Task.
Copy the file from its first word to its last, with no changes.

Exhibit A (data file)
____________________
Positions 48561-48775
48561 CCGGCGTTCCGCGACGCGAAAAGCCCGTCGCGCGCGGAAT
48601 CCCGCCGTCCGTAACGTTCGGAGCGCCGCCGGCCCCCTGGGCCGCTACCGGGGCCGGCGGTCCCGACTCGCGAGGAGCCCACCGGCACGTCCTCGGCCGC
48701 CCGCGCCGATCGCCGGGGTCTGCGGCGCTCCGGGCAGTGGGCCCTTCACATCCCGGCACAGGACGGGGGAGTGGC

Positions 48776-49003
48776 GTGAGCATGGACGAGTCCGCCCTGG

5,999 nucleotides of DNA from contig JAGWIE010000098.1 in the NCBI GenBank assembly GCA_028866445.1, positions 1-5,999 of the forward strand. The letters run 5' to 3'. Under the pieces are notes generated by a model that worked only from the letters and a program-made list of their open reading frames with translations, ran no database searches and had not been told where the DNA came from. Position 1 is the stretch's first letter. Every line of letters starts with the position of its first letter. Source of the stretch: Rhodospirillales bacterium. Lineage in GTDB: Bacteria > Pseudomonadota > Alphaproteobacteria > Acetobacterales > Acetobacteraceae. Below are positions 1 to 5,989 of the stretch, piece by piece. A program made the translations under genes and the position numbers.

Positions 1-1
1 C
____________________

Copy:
Positions 48561-48775
48561 CCGGCGTTCCGCGACGCGAAAAGCCCGTCGCGCGCGGAAT
48601 CCCGCCGTCCGTAACGTTCGGAGCGCCGCCGGCCCCCTGGGCCGCTACCGGGGCCGGCGGTCCCGACTCGCGAGGAGCCCACCGGCACGTCCTCGGCCGC
48701 CCGCGCCGATCGCCGGGGTCTGCGGCGCTCCGGGCAGTGGGCCCTTCACATCCCGGCACAGGACGGGGGAGTGGC

Positions 48776-49003
48776 GTGAGCATGGACGAGTCCGCCCTGG

5,999 nucleotides of DNA from contig JAGWIE010000098.1 in the NCBI GenBank assembly GCA_028866445.1, positions 1-5,999 of the forward strand. The letters run 5' to 3'. Under the pieces are notes generated by a model that worked only from the letters and a program-made list of their open reading frames with translations, ran no database searches and had not been told where the DNA came from. Position 1 is the stretch's first letter. Every line of letters starts with the position of its first letter. Source of the stretch: Rhodospirillales bacterium. Lineage in GTDB: Bacteria > Pseudomonadota > Alphaproteobacteria > Acetobacterales > Acetobacteraceae. Below are positions 1 to 5,989 of the stretch, piece by piece. A program made the translations under genes and the position numbers.

Positions 1-1
1 C